I was *asking* if any of these would be a good value, not stating that they were. I am in absolutly no possition to judge. You seem to be suggesting that a rusted out Accord for 5K is still a better value than a good condition Aveo, Rio, Accent, or Yaris for 8K. Prehaps that is the case. I don't know. That's why I asked the question.
I have not seen any of these cars in person. We have to rent a car to go car shopping. My husband has to take off work and we have to drag our three year old with us. I'm trying to get as much information as I can before we go to test drive cars. I need to have a few types of cars to look at so that I don't get overwhelmed by choices. Thanks to other responses I have received on this forum I have already removed the cars that you addresss out of consideration. If you have any useful sugestions or recomendation I would welcome them. However, please don't belittle me for my lack of knowledge. That is what I am trying to rectify and in a very short time frame.
#1341 of 1392 Re: Ride a motorcycle most of the time -- need a cheap, reliable car [billybob00]
Oct 03, 2011 (5:59 pm)
I have the perfect car for you. It's the least expensive to run and maintain Toyota made in the last 10 years as well, based upon parts cost and labor/complexity.
Look at a last generation Toyota Celica with a manual transmission. It's "different", handles great (fast, too) , is cheap as dirt to run, gets good fuel economy, and is perfect for getting around on rainy days and so on since you are only carrying 1-2 people at most. Toyota was *so* stupid to replace it with the much worse in every category Scion TC. Heavier, worse steering feel, worse suspension, worse fuel economy... sigh. (minor rant mode off)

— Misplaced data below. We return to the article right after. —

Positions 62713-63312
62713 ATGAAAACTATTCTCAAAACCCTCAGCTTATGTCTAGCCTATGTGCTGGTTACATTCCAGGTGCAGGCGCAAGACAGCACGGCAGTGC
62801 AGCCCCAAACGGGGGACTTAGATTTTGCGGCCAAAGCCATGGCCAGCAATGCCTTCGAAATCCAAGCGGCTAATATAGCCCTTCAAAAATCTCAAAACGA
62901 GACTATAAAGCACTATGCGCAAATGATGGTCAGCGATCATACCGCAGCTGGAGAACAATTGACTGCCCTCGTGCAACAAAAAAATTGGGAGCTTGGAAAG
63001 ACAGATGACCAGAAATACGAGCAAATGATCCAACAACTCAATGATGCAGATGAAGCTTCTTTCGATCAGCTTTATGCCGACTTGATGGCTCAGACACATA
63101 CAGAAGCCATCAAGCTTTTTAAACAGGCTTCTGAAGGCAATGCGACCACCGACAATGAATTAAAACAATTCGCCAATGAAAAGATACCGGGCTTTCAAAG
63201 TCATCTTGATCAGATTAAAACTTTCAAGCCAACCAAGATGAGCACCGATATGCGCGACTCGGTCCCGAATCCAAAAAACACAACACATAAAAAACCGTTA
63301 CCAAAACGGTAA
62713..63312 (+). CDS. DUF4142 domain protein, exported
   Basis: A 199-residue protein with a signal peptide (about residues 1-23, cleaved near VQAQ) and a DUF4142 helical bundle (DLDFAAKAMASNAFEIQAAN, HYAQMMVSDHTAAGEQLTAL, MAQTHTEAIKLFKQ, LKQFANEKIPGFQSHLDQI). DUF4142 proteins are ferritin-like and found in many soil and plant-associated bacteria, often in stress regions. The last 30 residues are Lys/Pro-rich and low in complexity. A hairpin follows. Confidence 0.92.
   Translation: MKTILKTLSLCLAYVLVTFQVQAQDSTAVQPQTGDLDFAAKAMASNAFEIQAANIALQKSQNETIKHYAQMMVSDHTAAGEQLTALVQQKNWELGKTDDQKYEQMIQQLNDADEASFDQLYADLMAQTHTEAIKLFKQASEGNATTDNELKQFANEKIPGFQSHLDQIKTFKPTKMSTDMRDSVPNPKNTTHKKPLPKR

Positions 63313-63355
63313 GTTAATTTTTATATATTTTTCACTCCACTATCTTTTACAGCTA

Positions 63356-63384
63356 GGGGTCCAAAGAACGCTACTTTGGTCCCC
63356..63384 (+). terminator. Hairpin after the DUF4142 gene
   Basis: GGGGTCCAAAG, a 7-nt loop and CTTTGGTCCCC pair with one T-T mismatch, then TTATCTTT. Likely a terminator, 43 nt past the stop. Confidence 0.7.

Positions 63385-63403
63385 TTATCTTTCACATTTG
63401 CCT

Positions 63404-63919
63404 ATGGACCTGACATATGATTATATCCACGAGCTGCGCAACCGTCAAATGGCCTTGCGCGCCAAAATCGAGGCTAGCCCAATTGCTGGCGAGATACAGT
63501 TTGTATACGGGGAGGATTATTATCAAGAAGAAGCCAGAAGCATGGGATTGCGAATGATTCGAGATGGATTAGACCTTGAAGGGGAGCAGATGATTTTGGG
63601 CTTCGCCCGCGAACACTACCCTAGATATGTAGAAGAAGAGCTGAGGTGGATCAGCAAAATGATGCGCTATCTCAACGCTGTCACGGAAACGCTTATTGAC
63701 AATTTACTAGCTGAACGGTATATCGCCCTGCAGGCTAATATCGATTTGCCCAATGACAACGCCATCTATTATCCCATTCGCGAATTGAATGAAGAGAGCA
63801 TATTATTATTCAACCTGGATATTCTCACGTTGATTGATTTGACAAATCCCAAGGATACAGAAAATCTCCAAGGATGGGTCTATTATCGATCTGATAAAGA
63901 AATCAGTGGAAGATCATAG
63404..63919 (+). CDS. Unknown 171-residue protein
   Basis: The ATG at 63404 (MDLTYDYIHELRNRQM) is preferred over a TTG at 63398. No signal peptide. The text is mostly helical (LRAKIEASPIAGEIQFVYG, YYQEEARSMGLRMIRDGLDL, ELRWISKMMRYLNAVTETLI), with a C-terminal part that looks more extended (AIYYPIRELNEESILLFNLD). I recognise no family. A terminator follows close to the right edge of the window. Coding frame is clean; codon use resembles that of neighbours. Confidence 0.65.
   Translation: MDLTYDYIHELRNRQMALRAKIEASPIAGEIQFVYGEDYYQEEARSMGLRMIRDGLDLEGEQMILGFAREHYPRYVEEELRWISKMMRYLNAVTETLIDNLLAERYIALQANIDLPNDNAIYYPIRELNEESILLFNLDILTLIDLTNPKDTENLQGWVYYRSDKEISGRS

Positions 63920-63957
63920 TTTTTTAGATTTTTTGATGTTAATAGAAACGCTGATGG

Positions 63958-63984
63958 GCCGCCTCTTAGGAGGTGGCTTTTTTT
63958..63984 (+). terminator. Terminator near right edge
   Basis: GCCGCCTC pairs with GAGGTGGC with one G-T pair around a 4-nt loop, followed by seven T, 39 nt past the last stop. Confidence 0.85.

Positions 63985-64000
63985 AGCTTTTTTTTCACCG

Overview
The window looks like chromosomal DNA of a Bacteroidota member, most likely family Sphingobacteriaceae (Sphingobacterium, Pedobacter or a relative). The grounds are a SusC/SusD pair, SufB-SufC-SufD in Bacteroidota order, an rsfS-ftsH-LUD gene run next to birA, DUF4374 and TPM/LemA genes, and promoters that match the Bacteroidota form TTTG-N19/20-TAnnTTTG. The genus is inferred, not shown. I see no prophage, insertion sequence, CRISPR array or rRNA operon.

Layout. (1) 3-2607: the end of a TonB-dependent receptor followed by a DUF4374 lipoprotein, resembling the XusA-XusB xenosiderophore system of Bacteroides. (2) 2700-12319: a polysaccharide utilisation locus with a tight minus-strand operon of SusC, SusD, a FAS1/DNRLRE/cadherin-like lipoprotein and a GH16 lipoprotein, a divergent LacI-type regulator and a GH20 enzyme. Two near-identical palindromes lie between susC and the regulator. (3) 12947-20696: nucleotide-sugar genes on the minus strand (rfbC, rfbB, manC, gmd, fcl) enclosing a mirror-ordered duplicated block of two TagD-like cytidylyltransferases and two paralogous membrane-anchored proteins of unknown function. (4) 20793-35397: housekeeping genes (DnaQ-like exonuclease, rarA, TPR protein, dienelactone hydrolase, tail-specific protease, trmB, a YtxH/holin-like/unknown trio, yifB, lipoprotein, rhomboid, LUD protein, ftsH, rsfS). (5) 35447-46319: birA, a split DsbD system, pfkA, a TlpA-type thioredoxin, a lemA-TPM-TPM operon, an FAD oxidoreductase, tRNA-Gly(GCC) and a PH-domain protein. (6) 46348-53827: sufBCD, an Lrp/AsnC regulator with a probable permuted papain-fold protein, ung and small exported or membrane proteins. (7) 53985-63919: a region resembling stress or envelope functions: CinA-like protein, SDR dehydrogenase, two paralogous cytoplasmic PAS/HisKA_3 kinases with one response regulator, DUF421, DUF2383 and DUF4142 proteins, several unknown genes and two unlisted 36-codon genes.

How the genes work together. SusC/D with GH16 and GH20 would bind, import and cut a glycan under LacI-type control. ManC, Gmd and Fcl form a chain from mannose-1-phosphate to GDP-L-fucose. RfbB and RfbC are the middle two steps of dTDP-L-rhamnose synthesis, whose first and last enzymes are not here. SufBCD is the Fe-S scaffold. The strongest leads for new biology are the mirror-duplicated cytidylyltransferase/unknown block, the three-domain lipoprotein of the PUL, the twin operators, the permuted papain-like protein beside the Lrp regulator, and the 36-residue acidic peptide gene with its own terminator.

A typical example. Not your typical jellybean-mobile.
The other option would be an old truck. Anything with manual and 4 cylinders. A mid 90s Tacoma 4X4 is a perfect example (4 cylinder, short bed, standard cab). Depreciation on it should be nearly non-existent as well, due to the demand with the off-roading crowd for these.
This is a typical example. Very little to go wrong.
Why manual? better performance out of a smaller engine, more fun to drive, potentially ~2K less to fix if the transmission dies (ouch?), can be manually started if the starter dies, can be shifted without a clutch in a pinch (good enough at least to get you to the shop) and many other reasons. If cheap and functional is a key requirement, manuals are your best bet. Doubly so with 4WD, since automatics tend to go brain-dead in mud, snow, and in dirt/rocks.
Note - my last truck that I had (4Runner, same exact platform/chassis) had nearly 400K on it when I sold it. The original transmission lasted roughly 320K. A heavy duty replacement was ~$1200. Dropped the old one and put in the new one. (all new internals, had to break it in as if it was factory fresh). The truck is still running around in N. Cal last I heard.
I'd personally buy one of these with 150K on it without a second thought.
#1342 of 1392 Re: Value is more important than cost to me [placeboeffect]
Oct 03, 2011 (6:41 pm)
Did you get to go see any of the cars I posted by any chance? I'm not sure what it is you have gone to see at this point. You SHOULD be able to find a nice reliable car for under $5k.
If you raise your pricepoint, that's fine, too, of course, but I wouldn't scrape the bottom of the barrel and look at these entry level econoboxes. They are the cheapest cars new for a reason (cheaply built). Step up just a tad, at least. Rather than the Versa, look at the Sentra. Rather than a Yaris, a Corolla. Etc.
#1343 of 1392 Re: Value is more important than cost to me [placeboeffect]
Oct 04, 2011 (8:29 am)
Have you considered using Zipcar instead of buying a car? If that is all you really plan to do, then Zipcar may work and be less expensive than owning a car.